Not long after she turned 90, I had the opportunity to interview Mary Mohammed. She shared her fascinating life story.
Her mother was born in China and sold to a rich family that took her to Vancouver with them, where she became a servant.
Mary’s father, How Ling, had immigrated to Nova Scotia and began seeking a Chinese woman to marry. He couldn’t find one in the province, so he went to British Columbia where he married Mary’s mother. She was 19 and he was in his 30s.
They returned to Halifax and had seven children, including Mary in 1931.
Today, Mary has vivid memories of her family’s life on a rented farm where pigs had once been slaughtered. It was near the end of Gottingen Street, adjacent to Rockhead Prison
She recalls the passersby who were obviously very poor, who would ask for a drink of water or some vegetables from her family. “I am sure helping those desperate people is why I have always been so anxious to offer sincere human kindness,” she says.
During her youth, the Chinese language and culture completely dominated life. Upset because she was forbidden to speak English at home, she found consolation Richmond School, where she recalls the kindness of the teachers.
She faced racism in the community, though. During her first school year, she went to a classmate’s house, intending to see a play together. “When her mother opened the door and saw me, she slammed it in my face,” Mary says, still feeling the pain decades later.
But her school years were largely happy, including studies at Queen Elizabeth High School and the Nova Scotia College of Art. Although she confesses to being a poor typist, Mary graduated from business school, and was soon hired to operate a book keeping machine at an office in the Victoria General hospital.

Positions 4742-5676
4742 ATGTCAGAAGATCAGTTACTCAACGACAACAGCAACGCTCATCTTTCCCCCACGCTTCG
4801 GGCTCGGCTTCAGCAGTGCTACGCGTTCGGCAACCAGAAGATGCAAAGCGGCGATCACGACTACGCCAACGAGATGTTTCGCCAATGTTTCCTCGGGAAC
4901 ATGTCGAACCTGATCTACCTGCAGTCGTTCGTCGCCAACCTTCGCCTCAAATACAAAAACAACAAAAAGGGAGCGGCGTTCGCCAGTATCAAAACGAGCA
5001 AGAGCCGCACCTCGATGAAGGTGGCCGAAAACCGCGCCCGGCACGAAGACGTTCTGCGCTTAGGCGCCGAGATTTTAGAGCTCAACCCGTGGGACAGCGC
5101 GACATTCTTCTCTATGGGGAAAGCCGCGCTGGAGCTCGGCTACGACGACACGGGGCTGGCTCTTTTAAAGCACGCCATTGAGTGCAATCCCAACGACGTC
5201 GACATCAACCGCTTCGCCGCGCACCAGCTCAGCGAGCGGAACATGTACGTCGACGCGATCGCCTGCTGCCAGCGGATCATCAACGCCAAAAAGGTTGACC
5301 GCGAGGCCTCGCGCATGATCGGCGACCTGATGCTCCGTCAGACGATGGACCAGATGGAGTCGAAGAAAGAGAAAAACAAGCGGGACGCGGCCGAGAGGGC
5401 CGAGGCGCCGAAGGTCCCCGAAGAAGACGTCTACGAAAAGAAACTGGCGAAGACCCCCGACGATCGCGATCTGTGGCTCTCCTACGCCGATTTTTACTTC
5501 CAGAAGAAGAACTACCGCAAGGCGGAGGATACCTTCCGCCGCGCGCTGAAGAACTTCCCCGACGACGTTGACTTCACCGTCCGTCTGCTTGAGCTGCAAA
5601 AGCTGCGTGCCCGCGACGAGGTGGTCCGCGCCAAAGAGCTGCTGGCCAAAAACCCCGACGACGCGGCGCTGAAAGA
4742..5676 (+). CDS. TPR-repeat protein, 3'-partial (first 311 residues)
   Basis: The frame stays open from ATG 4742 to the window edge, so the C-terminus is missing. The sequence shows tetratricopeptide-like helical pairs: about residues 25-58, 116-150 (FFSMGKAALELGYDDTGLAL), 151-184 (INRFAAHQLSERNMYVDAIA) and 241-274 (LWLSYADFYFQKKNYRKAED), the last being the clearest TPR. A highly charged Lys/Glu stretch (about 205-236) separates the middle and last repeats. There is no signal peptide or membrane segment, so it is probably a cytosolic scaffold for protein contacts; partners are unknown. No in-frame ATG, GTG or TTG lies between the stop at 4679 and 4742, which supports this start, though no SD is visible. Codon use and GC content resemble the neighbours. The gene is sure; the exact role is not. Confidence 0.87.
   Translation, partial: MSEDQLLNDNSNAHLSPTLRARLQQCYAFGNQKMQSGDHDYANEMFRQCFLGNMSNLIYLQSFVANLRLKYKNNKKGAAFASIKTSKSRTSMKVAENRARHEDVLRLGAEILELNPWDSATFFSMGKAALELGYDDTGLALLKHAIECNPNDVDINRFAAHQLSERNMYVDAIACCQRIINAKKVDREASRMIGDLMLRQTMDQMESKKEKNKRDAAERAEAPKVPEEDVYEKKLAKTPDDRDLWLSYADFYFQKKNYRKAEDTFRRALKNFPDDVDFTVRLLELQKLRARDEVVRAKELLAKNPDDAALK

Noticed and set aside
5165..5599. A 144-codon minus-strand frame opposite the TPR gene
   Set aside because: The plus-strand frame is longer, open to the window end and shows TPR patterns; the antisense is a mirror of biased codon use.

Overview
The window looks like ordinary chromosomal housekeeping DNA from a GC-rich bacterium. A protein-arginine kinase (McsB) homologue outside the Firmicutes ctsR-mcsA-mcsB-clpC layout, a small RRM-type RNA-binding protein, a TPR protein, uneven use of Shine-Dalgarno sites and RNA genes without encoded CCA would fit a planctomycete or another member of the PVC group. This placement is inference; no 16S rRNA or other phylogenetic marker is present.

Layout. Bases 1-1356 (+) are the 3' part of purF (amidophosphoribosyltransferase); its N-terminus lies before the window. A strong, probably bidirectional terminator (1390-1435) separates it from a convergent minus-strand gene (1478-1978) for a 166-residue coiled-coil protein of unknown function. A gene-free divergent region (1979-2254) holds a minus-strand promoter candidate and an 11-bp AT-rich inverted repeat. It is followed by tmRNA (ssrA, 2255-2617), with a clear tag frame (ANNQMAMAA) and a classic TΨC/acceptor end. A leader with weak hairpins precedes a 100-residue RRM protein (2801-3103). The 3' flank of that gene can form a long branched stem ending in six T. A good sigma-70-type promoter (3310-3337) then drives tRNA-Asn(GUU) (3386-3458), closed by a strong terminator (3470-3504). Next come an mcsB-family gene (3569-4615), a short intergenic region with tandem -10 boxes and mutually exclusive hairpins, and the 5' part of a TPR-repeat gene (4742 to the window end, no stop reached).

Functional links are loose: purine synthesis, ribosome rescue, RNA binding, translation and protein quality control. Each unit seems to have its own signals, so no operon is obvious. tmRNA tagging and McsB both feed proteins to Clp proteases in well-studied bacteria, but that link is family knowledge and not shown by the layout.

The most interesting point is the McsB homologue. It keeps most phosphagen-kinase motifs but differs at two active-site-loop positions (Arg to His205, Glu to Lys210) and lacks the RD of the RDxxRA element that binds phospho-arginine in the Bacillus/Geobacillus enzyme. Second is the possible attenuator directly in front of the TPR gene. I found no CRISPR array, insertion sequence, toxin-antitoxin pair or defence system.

A few years later, she received a telephone call from Donald McKay, who was the president of the art college. He told her about a drafting job at the Naval Research Establishment in Dartmouth, which he was convinced suited her perfectly.
She got the job and while working there, met Auyuab Mohammed (“Mo” to his friends). He had been born in Trinidad.
They soon fell in love and married, facing racism again. Many in the local Chinese community were upset she married a Black man, ostracizing Mary and her parents. She says it’s only recently that they’ve been welcomed back into the community.
They briefly moved away, as Mo earned his PhD. As soon as his studies were complete, they returned to the National Research Establishment in Dartmouth.
They each brought unique talents with them. Mo was a dedicated table tennis player, doing much to grow the sport in the province.
Meanwhile, Mary was a gifted baker, and as word spread, people clamoured to buy her creations. Her kitchen soon got a visit from a government inspector.
“He told me if I continued to sell anything made from my kitchen without a licence, I would be fined $200 or go to jail!” Mary says.
To stay law-abiding, so found a space, secured financing, and opened Mary’s Bread Basket shop at the Brewery Market on Hollis Street. From 1983 to 2004, it was famous for it its long weekend lines for her cinnamon buns, widely considered the best around.
These days, Mary is retired and still bakes a little. But her current passion is her Little Free Library (learn more about them in this earlier Halifax Magazine story). Hers is in her back yard and offers books, candy, treats, puddings, etc. and often knitted toques. Lately, she has added face masks.
Recently, the Chinese Immigrants Oral History Preservation Organization marked the anniversary of Canada’s founding with interviews with 155 Chinese immigrants and descendants of Chinese immigrants to Canada. Mary is one of 45 Atlantic Canadians interviewed for the project.